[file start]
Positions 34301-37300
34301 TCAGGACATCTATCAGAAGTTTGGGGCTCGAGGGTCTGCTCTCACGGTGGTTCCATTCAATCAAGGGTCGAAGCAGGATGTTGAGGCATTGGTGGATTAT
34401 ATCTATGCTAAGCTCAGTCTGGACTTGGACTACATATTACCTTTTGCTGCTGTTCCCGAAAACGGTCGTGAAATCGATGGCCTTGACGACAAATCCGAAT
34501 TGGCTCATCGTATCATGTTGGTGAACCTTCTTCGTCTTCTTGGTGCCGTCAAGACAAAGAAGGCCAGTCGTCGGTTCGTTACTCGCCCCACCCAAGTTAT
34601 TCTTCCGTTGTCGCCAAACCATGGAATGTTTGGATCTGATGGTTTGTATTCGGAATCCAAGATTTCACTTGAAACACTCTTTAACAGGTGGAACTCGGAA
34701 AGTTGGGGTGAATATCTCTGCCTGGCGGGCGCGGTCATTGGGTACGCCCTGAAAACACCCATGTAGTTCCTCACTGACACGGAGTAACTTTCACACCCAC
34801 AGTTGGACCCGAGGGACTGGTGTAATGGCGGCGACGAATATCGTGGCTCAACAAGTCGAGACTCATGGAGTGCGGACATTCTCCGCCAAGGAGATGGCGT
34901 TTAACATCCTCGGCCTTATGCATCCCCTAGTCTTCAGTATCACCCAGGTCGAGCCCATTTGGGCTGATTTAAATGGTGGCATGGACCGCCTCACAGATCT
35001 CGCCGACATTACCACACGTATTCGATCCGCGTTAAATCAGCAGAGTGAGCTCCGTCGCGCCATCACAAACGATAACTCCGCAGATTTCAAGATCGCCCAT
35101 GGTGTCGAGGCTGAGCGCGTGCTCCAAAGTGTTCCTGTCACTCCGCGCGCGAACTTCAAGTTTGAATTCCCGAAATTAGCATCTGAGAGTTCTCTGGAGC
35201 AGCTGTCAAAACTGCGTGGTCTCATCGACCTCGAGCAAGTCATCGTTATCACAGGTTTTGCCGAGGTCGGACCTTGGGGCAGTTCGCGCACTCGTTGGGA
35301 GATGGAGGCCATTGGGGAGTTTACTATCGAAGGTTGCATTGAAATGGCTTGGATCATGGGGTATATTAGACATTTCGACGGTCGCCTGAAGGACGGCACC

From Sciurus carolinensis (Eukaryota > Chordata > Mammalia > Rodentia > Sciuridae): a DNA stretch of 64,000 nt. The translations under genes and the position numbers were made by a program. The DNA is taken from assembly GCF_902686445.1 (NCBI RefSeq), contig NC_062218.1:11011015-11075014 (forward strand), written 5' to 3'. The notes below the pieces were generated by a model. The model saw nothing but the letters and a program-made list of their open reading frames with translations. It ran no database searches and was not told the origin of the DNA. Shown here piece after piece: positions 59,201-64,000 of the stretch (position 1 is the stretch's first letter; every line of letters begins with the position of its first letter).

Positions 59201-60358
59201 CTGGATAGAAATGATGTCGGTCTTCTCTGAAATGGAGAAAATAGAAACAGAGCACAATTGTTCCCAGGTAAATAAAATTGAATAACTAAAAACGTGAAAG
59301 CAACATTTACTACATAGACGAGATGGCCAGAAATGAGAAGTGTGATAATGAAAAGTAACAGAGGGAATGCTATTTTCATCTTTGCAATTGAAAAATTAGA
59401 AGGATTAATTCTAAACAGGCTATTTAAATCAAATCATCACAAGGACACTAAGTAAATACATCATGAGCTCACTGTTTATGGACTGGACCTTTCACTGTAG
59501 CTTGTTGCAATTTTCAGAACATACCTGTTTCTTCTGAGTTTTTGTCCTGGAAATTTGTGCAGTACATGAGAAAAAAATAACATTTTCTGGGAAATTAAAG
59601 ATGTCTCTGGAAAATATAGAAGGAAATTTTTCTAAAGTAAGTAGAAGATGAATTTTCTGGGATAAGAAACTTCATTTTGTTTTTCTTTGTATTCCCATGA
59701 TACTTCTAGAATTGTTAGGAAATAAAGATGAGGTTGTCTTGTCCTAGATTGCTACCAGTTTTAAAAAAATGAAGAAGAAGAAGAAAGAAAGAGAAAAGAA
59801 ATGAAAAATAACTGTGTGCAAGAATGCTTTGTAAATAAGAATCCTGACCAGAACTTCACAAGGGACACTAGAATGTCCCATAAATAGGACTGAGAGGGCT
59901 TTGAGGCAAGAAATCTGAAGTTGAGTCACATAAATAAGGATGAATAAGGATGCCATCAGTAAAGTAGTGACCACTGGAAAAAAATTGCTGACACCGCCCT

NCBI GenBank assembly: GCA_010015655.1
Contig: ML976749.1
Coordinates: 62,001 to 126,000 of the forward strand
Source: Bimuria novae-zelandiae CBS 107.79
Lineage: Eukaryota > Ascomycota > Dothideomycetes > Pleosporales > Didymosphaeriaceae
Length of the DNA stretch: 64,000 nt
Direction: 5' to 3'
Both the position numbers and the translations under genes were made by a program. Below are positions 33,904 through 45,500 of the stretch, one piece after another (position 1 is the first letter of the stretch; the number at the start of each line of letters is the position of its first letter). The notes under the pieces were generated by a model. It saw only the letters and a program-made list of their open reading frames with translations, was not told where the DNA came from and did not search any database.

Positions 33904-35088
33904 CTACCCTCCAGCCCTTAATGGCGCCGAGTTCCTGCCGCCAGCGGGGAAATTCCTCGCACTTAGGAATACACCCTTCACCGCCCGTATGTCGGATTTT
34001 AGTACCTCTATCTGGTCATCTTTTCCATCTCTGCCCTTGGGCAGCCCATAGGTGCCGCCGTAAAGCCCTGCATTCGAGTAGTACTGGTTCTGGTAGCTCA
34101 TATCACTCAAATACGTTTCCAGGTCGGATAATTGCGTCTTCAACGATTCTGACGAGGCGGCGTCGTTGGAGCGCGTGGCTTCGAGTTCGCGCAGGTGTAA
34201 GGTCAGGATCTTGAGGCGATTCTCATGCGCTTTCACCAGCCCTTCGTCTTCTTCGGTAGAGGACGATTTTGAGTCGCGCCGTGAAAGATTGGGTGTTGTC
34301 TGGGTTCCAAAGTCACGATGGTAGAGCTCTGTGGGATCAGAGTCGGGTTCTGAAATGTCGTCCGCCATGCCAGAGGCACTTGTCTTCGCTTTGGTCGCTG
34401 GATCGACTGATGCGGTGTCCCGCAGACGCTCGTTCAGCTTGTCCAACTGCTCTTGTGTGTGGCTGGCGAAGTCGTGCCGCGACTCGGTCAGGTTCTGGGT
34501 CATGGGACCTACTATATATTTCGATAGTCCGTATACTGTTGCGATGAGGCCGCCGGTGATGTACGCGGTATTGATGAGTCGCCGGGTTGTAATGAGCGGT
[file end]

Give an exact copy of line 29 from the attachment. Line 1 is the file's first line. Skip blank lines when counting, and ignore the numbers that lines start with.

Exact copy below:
Direction: 5' to 3'